Over the years we’ve written a number of posts about items under the bonnet, and this post delves into them. Whether you want to keep your automatic transmission healthier by fitting a cooler, or install LED headlights, or fit a catch can we’ve covered a range of topics which you’ll find below.
Catch cans and EGR
Wondering whether you should fit a catch can, or go down the path of deleting, or blocking your EGR? This post dives into the pro’s and cons of both.
If you’ve been following along, you’ll know my new Dmax was fitted with a HPD catch can not long after getting it as a catch can is a sensible idea, and they were the most highly recommended by a huge number of workshops and individuals.
If you own a modern turbo diesel without a catch can, you’ll probably look back in the future and wish you’d fitted one. You can get a variety of different brands and models of catch can kits for $150 – $450 installed, and they play a hugely important role for your motor.
If you are running a Provent catch can, they need the filters replaced periodically, and if you don’t replace them, they’ll cause you a mighty big headache. Find out what you need to do, and why, here.
After a substantial time frame, we’ve removed our HPD Catch Can, and here’s why.
Wondering how often you should drain, or empty your catch can? Here’s our thoughts.
After more than 70,000km in our Isuzu Dmax, its time to do an honest, unbiased review on our Provent 200. Want to know how it goes?
A lot of new 4WD’s come factory fitted with LED or HID headlights. The benefits are significant in terms of light output, power consumption and reliability. Of course, when new technology comes out everyone is quick to try and roll it backwards, into vehicles that never came with it.
Cooling and Transmission
A lot of 4WD’s run viscous fan hubs. Over time, they deteriorate and eventually stop working. This means your engine has very little air being sucked through via the main cooling fan and as a result it can overheat.
The viscous fan hub is one of the most commonly overlooked components on a 4WD, and whats worse is it plays one of the most critical roles. It’s a recipe for total disaster; when did you last check yours?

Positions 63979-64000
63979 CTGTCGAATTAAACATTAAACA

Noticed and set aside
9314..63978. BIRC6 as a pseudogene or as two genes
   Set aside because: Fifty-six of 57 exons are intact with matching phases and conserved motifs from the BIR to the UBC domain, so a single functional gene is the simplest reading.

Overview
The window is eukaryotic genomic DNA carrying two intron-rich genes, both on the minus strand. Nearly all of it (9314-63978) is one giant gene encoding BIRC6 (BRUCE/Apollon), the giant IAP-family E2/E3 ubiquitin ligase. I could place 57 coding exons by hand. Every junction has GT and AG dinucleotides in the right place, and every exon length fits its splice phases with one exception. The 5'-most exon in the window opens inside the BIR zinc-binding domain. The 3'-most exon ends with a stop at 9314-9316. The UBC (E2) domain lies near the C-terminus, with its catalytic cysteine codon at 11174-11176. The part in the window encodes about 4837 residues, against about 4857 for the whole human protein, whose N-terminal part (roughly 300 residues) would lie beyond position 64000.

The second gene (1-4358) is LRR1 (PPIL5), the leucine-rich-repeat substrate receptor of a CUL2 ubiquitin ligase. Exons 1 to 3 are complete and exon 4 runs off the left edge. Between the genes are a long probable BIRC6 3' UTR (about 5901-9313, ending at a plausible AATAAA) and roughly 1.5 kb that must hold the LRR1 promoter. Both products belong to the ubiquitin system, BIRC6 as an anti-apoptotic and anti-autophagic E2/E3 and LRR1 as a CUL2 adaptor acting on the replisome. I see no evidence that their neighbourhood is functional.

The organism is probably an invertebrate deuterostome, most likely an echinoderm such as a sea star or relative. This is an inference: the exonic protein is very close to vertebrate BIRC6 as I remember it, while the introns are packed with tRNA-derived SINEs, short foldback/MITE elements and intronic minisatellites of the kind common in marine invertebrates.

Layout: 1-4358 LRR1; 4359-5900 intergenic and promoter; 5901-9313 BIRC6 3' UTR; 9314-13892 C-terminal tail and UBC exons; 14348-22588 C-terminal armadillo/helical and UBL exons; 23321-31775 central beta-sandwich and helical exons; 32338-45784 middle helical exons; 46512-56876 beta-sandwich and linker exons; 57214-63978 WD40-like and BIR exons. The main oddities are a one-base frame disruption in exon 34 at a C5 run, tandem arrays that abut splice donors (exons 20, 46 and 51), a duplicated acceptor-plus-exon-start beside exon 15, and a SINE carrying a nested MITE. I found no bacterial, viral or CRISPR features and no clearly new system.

Despite costing a mere couple of bucks, your radiator cap is one of the most important parts of your 4WD. They do not last forever, and can ‘let go’ without much notice. Not a whole lot of fun if you are in the middle of the bush.
When we upgraded from our 80 Series Land Cruiser to an Isuzu Dmax, one of the requirements was it had to be an automatic. Being our first automatic 4WD, there was some learning to be had, and we fitted an aftermarket transmission cooler not too long ago to cope with the extra heat. This was all part of caring for an automatic transmission.
After a few nights near a creek, we headed off to find ourselves stuck on the side of the road with steam coming out of the bonnet! Here’s what happened.
Several years ago a mate of mine showed me some power figures that a member of a 4WD forum was getting out of his 1HD-FTE (100 series turbo diesel Land Cruiser engine) using a custom turbo setup, running in a Lexus 4WD. I was blown away, but didn’t pay too much attention at the time as I was still driving around in a Petrol Hilux which couldn’t pull the skin off a rice pudding.
If you’re driving along, and the fuel filter light comes on, what should you do? You should know, as driving on without knowing what you are doing can be a very costly exercise, and one you’ll live to regret.
Wondering if its a good idea to install a secondary fuel filter, as a pre or post filter? Here’s what you need to know.
Snorkels and Air Filters
When was the last time you checked your air filter?
The air filter in your 4WD does a very, very important role. If you were to remove it and drive on any dusty roads, your motor would live a substantially shortened life.
There’s a lot of people running stainless steel snorkels on their 4WD these days. What’s the benefits, and disadvantages of doing so? Are they really worth the money?
If you’re looking for a snorkel for your 4WD, there’s no doubt that Safari are the most common, and popular. Is there a reason for that? Are they really any good? Here’s our honest review.